Out with the old. And in with the new. This well known statement which in this context is stating that the old conventions have no meaning for contemporary composers or audiences, is completely false
Today through the analysis of my movie "Dead Poets Society" I will attempt to show that the conventions of courtly love have evolved and are still evident in today's society. Firstly Courtly love is described as love derived from the sight of and excessive meditation upon the beauty of the opposite sex. It is incited by the sight of the beloved, and grows from fantasizing about her.
Throughout the ages courtly love has been praised and influenced by many men including Andreas Capellanus, who stated the general rules and practices of courtly love. The concept of courtly love in "Dead Poets Society" is centered on the character of Knox Overstreet. Knox falls in love with a beauty that belongs to another.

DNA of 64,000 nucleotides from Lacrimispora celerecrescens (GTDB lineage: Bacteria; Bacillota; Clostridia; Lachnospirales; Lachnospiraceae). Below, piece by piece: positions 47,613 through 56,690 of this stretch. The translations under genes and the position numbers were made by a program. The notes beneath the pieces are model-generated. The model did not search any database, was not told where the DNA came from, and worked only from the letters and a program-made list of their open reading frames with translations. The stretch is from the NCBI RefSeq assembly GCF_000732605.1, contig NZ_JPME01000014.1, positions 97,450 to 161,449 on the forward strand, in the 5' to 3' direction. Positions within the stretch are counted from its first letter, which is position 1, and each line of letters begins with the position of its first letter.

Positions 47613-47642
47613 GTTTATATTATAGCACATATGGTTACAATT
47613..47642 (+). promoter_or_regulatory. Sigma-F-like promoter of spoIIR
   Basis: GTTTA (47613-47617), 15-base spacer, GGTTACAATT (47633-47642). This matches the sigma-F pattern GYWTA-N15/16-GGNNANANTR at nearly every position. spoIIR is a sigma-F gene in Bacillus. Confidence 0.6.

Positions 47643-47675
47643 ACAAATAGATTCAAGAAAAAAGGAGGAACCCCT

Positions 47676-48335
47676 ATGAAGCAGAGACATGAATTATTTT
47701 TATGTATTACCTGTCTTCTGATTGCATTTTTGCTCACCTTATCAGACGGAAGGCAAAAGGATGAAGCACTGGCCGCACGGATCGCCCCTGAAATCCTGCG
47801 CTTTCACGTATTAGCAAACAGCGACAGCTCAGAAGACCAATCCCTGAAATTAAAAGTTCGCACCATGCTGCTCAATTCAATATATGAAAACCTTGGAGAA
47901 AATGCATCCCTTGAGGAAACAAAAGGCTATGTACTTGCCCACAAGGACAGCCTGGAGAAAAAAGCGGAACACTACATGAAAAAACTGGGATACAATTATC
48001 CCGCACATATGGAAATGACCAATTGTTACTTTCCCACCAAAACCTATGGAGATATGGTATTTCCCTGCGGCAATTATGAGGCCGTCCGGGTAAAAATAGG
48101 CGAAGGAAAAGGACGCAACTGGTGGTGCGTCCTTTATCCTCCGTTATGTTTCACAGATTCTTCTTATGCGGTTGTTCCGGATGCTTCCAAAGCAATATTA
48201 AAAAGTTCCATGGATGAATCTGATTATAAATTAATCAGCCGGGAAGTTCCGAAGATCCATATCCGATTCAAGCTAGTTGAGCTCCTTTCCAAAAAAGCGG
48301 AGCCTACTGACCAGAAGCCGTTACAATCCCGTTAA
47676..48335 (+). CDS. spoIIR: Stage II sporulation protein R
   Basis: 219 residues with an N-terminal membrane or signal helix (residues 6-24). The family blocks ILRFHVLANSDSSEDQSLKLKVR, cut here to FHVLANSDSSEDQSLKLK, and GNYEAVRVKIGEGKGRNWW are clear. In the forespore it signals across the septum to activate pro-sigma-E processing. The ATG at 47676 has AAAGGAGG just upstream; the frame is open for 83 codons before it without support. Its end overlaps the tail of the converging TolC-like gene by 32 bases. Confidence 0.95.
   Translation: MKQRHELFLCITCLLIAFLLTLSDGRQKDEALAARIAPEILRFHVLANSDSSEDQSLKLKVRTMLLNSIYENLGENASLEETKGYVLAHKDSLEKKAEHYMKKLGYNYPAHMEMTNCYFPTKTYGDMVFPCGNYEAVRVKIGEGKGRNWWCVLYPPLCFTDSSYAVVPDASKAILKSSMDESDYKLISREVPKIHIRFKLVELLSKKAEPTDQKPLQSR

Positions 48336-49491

His "object of desire" is Chris, a cheerleader who he initially falls in love with at first sight.
Traditionally, courtly love is always initiated by a man, as it is his responsibility to approach his lady and express his feelings towards her. The woman then chooses whether she would accept or decline the man to be her suitor. This aspect of courtly love is still evident in today's society and can be see when Knox ignores the fact that Chris is already engaged and decides to do whatever he has to do in order to conquer the girl he has fallen in love with. Throughout the movie, Knox is chasing his lover and trying to win her over. He rides his bike to a football game to see her. He calls her, exclaiming first "Carpe Diem... even if it kills...